Every manager on the globe would've sacrificed their left arm to have a striking trio containing Wayne Rooney, Robin van Persie and Radamel Falcao at their disposal, right? For Louis van Gaal, the trio seem to give him more of a headache than anything else.
The foot of the problem that has mounted up seems to be that the former manager of Ajax, AZ and Barcelona doesn't have the courage to drop any of the three. This means that one of the best strikers Europe has seen throughout the past decade - Wayne Rooney - is forced to play in an unfamiliar midfield role, while the other two are unable to sort out a successful striking force. Mind it's partly down to lack of supply (ironically from the misfitted Rooney among others), but neither the Colombian or the Dutchman have been delivering what's expected on grounds of their their CVs and salaries.
The Radamel risk
In other words, Van Gaal has a proper conundrum to solve. Letting Falcao go after his loan deal expires in the summer is inevitably running the risk of him blossoming at another club after regaining his fitness and playing for a side not struggling to even enter the opposition's half. After all, if El Tigre rediscovers his former self, he's an asset to every side on the planet. On the other hand, paying silly money for an aging misfit hardly seems the brightest idea either, and stats later in this blog will prove him unlikely to face his peak in the future. Personally I'd let him go, as he (in spite of limited supply) has been unable to do what he is paid to, and his peak seemingly was hit in the past.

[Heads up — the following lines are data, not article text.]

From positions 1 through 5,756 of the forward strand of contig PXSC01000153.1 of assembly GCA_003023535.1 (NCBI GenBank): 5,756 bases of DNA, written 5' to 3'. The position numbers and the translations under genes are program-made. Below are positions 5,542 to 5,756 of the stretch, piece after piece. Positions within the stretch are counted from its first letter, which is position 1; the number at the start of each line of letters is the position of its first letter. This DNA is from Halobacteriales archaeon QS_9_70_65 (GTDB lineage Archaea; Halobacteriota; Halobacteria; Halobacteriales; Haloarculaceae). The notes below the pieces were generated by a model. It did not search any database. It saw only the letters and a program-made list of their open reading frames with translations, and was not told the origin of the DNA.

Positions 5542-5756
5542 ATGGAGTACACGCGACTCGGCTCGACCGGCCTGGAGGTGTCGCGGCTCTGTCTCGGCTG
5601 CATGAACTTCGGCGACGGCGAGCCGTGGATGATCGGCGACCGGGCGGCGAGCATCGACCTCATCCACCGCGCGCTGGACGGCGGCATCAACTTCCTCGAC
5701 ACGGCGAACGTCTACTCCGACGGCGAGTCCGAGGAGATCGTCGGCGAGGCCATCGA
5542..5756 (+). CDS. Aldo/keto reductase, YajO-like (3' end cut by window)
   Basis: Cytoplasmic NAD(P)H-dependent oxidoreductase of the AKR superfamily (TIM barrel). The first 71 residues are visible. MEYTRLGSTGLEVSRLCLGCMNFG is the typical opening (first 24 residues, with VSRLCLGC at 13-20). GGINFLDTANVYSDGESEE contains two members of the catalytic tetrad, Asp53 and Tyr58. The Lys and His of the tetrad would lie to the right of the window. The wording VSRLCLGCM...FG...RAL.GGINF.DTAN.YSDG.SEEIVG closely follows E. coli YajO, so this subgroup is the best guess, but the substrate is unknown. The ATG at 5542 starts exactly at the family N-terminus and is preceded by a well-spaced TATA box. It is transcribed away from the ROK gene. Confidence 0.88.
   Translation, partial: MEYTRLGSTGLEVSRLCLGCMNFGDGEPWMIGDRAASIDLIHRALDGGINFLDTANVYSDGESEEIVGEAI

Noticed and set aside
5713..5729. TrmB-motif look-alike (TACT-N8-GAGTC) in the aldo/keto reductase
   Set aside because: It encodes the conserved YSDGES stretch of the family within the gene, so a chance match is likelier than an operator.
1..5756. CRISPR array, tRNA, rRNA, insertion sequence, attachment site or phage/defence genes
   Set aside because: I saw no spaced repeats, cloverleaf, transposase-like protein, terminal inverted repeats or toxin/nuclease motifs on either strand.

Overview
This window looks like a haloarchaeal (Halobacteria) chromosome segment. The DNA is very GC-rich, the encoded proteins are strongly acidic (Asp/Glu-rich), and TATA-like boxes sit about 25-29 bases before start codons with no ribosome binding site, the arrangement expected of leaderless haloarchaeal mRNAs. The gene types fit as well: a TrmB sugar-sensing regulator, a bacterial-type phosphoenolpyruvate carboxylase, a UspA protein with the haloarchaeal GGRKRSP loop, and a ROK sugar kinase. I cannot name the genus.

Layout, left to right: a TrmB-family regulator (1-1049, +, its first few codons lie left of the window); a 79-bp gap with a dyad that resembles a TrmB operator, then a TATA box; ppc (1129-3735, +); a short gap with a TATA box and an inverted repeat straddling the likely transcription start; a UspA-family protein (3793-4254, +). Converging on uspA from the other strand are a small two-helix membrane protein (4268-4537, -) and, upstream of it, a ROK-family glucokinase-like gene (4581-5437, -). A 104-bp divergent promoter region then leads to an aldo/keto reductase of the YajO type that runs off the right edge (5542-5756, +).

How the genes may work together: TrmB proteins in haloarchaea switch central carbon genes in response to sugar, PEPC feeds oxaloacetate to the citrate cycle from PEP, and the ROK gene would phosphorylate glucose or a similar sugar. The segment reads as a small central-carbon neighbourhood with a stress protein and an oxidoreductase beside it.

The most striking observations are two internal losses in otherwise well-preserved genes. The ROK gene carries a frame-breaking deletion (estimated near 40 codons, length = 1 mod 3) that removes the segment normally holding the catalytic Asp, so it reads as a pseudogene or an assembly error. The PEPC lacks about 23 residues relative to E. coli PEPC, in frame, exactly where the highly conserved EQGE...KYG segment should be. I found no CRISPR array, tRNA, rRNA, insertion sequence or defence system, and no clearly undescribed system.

Radamel Falcao fyller 29 år imorgen. pic.twitter.com/DqnS0Vz6Kz— Christoffer Johansen (@bojochris) February 9, 2015
(Please note that Falcao's one non-penalty goal at Monaco in 14/15 is included in the 13/14 numbers, to sort the Monaco numbers apart from the United ones.)
The dying Dutchman
His striking comrade, Robin van Persie, is in my opinion a concern as well. It's easy to say that Van Persie was the man who brought league title number twenty to Matt Busby Way and leave it at that, but the Feyenoord academy product signed a contract for four years, not one. After his scintillating opening campaign, the world class striker has only appeared in patches, whilst being regularly offloaded by some pedestrian, overpaid and fairly average version of himself.
In the title-winning campaign of 2012/13, the former Arsenal skipper seemed genuinely craving to win the league, chasing every ball like the title was on stake at that particular situation, but his appearance and hunger have apparently faded. With his injury record in mind, as well as the weekly £250,000 he cashes in and the apparent lack of motivation after picking up his desired league winner's medal, the 31-year old hardly seems the future for Manchester United. At the dawn of next season, he has turned 32.
Additionally, his contract (as mentioned) expires in 2016. That means there are basically two options for United in the summer. Extend his deal or cash in through a transfer. Unless the manager wants to see him go for free, obviously. And personally, I can't see a club willing to pay this amount of money for an aging, injury-prone player past his peak, let alone added to a transfer fee.
Midfield Rooney rampage reluctant